Sitting in Justice Helen Freedman's courtroom while she hears arguments in McCain—the seemingly endless case about New York City's policy for homeless families—you don't have to wonder long where her sympathies lie. The State Supreme Court justice wears her heart right on the sleeve of her black robe. She scowls or glares at the city's lawyers; she smiles or gazes benignly at the wiry, intense Steven Banks, lead lawyer for the Legal Aid Society's Homeless Family Rights Project since the beginning of the case. Banks is the teacher's star pupil. As he says with a twinkle in his eye, "I'm a conservative, because all I want is for the judge's orders to be followed."

In scores of rulings since 1985, Freedman has stymied New York's efforts to take control of its policy for homeless families. She has shaped policies governing both how the Department of Homeless Services screens applicants for eligibility and how it treats those who ultimately receive shelter. McCain's paperwork now fills an entire room in the office of the city's corporation counsel in lower Manhattan. Thanks to Justice Freedman, New York has become the nation's undisputed champion in dispensing benefits to families declaring homelessness—a title that the city is now struggling mightily to cast off.

The McCain case goes back to 1983, when Yvonne McCain was living with her five children in a welfare hotel in Manhattan. As one of 13 plaintiffs in a class-action suit brought in State Supreme Court, she demanded that the city provide her family with permanent housing—not voluntarily, but as her right. Legal Aid's Banks argued that various statutes and the state Constitution guaranteed this right to shelter. Though Justice Edward Greenfield finally rejected McCain's claim of a right to shelter, he did order that, once the city agreed to house a family temporarily, it had to meet "minimum reasonable standards," such as a bed for each person, clean linens, and access to a bathroom with hot water.

Greenfield's order went into such detail because neither the city nor the state had yet developed standards for shelter. The State Department of Social Services, then under Governor Cuomo, moved quickly to fill the void with its own regulations. The department also issued a notorious administrative directive called 83-ADM-47. A high point for social activism but a nadir for common sense, the directive assured homeless benefits to any "eligible" family and required that such shelter be provided "immediately"—a strikingly unrealistic dictate in a city where nothing is scarcer than housing.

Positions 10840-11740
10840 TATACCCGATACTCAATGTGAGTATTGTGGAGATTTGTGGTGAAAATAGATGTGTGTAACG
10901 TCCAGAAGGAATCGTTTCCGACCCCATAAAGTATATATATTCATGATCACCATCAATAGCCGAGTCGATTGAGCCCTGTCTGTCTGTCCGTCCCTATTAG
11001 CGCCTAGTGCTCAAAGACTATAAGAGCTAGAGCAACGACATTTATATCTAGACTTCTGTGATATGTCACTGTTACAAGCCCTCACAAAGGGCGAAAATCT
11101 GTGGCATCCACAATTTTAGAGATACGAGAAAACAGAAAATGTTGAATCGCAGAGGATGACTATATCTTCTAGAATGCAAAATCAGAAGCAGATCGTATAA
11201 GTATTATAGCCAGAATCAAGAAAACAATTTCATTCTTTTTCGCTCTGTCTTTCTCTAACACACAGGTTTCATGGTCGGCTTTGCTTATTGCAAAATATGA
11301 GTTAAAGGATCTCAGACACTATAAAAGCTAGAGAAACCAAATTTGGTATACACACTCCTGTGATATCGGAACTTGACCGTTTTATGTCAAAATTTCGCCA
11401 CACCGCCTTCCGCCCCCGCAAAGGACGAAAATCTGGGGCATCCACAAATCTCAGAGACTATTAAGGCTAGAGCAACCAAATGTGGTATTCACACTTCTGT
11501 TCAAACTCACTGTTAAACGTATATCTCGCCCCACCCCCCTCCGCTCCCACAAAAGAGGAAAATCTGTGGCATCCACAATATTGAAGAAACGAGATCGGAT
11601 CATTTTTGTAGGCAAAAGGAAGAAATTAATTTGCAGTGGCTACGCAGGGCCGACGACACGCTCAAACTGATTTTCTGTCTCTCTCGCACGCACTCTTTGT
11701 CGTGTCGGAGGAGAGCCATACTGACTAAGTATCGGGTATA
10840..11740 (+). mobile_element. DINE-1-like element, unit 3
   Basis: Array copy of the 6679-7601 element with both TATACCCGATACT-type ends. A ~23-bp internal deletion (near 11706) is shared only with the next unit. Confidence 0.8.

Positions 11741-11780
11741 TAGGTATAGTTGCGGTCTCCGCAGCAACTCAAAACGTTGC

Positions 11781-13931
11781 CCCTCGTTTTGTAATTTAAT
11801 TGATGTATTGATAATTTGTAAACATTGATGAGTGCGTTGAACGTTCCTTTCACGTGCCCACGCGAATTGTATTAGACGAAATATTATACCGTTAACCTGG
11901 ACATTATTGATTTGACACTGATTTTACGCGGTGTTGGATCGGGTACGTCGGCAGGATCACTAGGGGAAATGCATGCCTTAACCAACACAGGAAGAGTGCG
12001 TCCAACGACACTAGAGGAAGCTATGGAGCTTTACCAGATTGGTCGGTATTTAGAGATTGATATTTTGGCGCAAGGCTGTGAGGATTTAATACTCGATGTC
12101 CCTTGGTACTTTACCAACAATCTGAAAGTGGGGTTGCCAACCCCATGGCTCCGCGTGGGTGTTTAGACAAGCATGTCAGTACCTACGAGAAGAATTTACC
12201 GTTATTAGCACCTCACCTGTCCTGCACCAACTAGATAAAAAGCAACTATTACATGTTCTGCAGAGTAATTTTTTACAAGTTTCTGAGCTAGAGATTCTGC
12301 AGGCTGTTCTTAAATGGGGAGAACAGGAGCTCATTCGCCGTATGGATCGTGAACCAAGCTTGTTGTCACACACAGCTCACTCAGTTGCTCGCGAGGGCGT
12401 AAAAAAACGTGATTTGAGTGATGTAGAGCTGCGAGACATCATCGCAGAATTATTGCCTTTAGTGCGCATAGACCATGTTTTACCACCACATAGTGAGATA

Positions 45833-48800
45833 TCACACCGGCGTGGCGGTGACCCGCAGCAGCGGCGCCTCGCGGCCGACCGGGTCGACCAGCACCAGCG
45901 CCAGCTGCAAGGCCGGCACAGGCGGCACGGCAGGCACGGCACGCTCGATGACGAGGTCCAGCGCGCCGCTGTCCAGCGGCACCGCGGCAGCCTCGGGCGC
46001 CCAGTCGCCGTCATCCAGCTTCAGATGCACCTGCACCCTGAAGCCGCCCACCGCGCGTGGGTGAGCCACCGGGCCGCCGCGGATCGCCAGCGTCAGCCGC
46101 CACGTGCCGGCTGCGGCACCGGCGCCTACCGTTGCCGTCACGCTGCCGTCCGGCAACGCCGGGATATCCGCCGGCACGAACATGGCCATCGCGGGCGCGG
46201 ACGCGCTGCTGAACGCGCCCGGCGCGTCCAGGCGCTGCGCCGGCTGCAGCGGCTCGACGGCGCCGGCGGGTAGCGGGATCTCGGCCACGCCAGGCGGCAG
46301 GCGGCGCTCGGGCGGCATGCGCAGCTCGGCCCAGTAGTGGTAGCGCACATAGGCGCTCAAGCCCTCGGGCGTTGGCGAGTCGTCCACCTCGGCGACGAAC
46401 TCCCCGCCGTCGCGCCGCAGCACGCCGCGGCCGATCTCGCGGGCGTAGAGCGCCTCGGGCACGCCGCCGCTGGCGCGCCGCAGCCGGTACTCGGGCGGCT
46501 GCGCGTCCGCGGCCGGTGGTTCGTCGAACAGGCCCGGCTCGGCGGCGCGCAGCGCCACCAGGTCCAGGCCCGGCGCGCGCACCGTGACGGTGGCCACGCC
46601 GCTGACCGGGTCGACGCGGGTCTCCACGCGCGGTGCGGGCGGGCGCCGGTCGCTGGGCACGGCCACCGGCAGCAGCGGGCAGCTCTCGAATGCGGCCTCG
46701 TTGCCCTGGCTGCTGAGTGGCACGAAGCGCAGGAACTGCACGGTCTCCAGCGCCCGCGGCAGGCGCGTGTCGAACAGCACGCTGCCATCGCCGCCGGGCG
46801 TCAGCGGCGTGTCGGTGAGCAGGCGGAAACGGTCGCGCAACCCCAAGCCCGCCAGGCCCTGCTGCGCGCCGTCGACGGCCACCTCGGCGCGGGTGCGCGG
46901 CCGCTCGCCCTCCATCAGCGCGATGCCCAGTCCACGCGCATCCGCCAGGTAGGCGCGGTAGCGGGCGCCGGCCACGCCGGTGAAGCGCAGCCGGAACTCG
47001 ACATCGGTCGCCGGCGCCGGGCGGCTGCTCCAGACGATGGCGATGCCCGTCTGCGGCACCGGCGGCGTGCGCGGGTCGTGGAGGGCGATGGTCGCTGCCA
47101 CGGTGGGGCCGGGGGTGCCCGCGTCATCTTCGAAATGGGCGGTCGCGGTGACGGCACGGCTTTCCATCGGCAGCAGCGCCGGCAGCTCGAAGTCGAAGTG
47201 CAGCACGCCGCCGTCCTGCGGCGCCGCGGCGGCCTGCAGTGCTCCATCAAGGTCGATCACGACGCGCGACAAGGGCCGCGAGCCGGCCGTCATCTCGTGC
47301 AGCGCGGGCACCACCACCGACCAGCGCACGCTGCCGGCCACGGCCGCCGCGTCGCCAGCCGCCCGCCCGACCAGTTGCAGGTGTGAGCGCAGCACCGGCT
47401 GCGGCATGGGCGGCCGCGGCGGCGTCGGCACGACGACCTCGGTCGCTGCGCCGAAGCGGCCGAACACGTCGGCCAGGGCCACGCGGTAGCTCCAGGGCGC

Enter Helen Freedman, who took over McCain from Justice Greenfield in 1985. A onetime lawyer for the city's most powerful municipal union and the wife of Henry Freedman, executive director of the Center on Social Welfare Policy and Law and one of the nation's leading advocates for expanding welfare rights, she brought impeccable activist credentials to the case. Wasting no time, she quickly invoked the state directive and ordered the city to provide emergency shelter to any family asking for it, no questions asked.

Determined not to relinquish its homeless policy to judges, the Koch administration took McCain in 1986 to the appellate division of the State Supreme Court. But the court's ruling just added to the confusion. While it limited the power of the lower courts to set minimum standards for shelter, reserving that right for the State Legislature, it also pointed to the "likelihood" of a right to shelter, as Banks had been arguing from the start. And it upheld Freedman's order concerning emergency shelter. Shortly thereafter, Freedman ruled that the city's Emergency Assistance Unit (or EAU), where homeless families with children go to seek help, was an office, not a shelter, and therefore the city could not keep families there overnight, even if it was still attempting to determine their eligibility.

McCain then moved on to the Court of Appeals a year later, for what was expected to be a definitive ruling on the all-important issue of a right to shelter. But like the appellate division of the State Supreme Court, the state's highest court also tiptoed away from deciding on Banks's radical interpretation of Article XVII of the state Constitution—which, though stating that the "aid, care and support of the needy are public concerns and shall be provided by the state," also reasonably explains that this shall be done "in such manner and by such means, as the legislature shall from time to time determine." The Court of Appeals contented itself with ruling that the lower courts did indeed have the power to "fashion equitable relief"—that is, to issue standards for shelter—for homeless families. Combined with the state directive, this was just the license for micromanagement that Freedman needed.